The foregoing and other objects, features and advantages of the invention will be apparent from the following more particular descriptions of exemplary embodiments of the invention as illustrated in the accompanying drawings wherein like reference numbers generally represent like parts of exemplary embodiments of the invention.
The present invention is described to a large extent in this specification in terms of methods for shortcut enabled, context aware information management. Persons skilled in the art, however, will recognize that any computer system that includes suitable programming means for operating in accordance with the disclosed methods also falls well within the scope of the present invention.
Suitable programming means include any means for directing a computer system to execute the steps of the method of the invention, including for example, systems comprised of processing units and arithmetic-logic circuits coupled to computer memory, which systems have the capability of storing in computer memory, which computer memory includes electronic circuits configured to store data and program instructions, programmed steps of the method of the invention for execution by a processing unit. The invention also may be embodied in a computer program product, such as a diskette or other recording medium, for use with any suitable data processing system.
Embodiments of a computer program product may be implemented by use of any recording medium for machine-readable information, including magnetic media, optical media, or other suitable media. Persons skilled in the art will immediately recognize that any computer system having suitable programming means will be capable of executing the steps of the method of the invention as embodied in a program product. Persons skilled in the art will recognize immediately that, although most of the exemplary embodiments described in this specification are oriented to software installed and executing on computer hardware, nevertheless, alternative embodiments implemented as firmware or as hardware are well within the scope of the present invention.
In this specification, the following terms are used as defined here. Other terms are defined elsewhere in the specification and used as defined.
In this specification, the terms “field,” “data element,” and “attribute” are used as synonyms, referring to individual elements of digital data. Aggregates of data elements are referred to as “records” or “data structures.” Aggregates of records are referred to as “files” or “tables.” Aggregates of files are referred to as “databases.” Definitions of complex data structures that include member methods, functions, or software routines in addition to data elements are referred to as “classes.” Instances of complex data structures are referred to as “objects” or “class objects.”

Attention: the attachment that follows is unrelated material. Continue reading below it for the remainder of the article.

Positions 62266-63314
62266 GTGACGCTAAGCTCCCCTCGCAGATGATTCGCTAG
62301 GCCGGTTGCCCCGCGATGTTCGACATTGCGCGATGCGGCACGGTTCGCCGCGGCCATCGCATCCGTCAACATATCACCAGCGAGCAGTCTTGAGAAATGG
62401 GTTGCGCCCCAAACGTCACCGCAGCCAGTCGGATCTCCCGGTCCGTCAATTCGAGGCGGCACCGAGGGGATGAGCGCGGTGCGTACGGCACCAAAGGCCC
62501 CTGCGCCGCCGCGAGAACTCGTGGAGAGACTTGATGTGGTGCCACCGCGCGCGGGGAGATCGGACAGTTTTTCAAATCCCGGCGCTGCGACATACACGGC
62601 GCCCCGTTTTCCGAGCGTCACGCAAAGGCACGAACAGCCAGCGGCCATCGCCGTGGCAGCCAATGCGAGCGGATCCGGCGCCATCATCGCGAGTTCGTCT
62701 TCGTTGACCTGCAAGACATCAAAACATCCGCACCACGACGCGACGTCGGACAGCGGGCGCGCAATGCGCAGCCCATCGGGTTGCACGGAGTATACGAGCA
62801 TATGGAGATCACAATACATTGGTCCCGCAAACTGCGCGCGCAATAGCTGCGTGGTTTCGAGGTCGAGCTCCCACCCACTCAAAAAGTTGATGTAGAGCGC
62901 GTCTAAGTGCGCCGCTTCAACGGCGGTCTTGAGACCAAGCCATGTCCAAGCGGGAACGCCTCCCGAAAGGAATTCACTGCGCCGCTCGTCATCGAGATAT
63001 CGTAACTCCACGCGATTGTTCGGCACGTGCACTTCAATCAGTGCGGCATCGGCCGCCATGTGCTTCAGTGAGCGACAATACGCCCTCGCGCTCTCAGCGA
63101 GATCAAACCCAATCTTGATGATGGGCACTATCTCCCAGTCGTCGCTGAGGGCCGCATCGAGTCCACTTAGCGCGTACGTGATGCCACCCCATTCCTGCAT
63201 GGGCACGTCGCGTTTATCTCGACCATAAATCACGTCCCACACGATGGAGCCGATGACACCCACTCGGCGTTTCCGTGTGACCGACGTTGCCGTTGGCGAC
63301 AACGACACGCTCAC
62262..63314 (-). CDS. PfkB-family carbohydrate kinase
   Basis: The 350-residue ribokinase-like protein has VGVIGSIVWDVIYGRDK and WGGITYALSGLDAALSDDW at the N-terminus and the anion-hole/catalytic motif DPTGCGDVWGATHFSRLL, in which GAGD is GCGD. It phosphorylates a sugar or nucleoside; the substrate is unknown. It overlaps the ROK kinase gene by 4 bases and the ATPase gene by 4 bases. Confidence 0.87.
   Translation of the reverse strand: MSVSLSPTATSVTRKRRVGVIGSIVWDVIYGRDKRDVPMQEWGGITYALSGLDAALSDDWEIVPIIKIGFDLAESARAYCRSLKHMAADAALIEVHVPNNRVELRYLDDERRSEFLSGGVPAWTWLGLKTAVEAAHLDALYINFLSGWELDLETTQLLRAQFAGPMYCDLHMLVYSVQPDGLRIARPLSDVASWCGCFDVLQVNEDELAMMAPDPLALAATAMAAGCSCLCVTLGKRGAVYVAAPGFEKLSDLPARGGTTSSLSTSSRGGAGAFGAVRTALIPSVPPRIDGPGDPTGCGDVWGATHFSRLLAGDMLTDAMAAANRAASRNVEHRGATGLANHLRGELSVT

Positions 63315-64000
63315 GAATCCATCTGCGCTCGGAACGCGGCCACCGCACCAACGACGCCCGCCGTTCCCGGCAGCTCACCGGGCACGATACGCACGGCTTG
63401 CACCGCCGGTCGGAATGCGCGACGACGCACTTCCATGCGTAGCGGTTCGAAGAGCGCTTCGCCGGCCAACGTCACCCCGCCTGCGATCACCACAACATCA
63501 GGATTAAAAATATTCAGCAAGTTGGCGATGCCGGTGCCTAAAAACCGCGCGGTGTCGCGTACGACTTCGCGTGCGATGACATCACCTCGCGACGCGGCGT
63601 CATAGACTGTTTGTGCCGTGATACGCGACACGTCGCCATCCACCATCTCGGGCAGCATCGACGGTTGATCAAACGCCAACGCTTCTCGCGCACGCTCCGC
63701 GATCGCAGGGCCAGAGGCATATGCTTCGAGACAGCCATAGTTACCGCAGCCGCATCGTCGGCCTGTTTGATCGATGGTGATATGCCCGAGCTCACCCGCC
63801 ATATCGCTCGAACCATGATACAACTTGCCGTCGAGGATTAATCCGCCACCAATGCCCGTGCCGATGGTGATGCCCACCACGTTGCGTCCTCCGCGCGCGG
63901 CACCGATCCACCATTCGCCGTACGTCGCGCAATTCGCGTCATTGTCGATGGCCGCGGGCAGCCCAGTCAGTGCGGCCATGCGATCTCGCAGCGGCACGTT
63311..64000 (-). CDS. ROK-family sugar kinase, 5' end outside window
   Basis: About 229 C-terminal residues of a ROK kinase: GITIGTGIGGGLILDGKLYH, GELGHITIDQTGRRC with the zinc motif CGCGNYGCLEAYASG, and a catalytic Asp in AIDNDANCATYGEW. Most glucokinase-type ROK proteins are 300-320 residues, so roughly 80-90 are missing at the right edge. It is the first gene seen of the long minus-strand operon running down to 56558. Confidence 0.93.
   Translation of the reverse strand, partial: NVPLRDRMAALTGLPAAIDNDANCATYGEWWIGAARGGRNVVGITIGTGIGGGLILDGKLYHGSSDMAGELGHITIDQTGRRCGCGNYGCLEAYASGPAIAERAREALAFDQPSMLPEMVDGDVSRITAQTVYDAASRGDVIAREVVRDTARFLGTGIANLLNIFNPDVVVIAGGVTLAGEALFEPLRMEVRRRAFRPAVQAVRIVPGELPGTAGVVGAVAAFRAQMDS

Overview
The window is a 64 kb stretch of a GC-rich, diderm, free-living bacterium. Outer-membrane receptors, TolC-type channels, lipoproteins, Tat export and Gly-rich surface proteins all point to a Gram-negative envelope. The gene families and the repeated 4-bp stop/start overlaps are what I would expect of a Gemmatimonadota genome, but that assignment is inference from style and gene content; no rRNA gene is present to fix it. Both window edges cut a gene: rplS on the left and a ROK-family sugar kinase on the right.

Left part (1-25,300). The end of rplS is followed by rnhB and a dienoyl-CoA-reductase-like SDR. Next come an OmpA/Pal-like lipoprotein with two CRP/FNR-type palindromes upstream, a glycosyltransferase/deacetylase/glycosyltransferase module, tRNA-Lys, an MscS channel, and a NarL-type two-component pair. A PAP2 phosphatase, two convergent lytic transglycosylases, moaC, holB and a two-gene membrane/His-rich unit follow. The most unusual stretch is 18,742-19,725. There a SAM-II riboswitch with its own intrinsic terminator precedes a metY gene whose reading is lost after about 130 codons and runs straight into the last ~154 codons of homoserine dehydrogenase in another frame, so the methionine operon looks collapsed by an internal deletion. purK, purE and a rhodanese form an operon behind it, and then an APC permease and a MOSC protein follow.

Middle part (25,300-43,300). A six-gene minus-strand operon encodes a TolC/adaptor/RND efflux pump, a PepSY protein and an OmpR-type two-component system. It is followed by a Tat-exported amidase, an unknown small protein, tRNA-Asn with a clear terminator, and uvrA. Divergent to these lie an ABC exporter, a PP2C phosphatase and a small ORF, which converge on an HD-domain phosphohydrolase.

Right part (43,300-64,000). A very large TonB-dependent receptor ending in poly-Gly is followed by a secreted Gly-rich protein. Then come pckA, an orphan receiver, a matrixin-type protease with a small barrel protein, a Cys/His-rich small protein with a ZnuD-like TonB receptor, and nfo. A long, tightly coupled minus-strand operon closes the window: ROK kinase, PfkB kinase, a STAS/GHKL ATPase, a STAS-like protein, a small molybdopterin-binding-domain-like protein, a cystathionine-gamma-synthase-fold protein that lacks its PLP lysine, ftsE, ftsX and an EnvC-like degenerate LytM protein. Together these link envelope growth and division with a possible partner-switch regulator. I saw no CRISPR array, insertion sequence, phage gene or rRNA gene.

“Browser” means a Web browser, a software application for locating and displaying Web pages. Typical browsers today can display various media including text, graphics, audio and video.
“Coupled for data communications” means any form of data communications, wireless, infrared, radio, internet protocols, HTTP protocols, email protocols, networked, direct connections, dedicated phone lines, dial-ups, serial connections with RS-232 or Universal Serial Buses, hard-wired parallel port connections, and other forms of data communications as will occur to those of skill in the art.
Couplings for data communications include wireless modems using analog cellular channels, and communications using CDPD, Cellular Digital Packet Data. Couplings for data communications include wireless access points, wireless network ports according to IEEE standard 802.11, and Bluetooth piconet ports as standardized by the Bluetooth Special Interest Group, and HomeRF ports as standardized by the HomeRF Working Group, as well as infrared ports. Couplings for data communications include Bluetooth piconets implemented in accordance with the de facto industry standard known as the “Bluetooth Specification,” a specification for short range radio links among mobile personal computers, mobile phones, and other portable devices.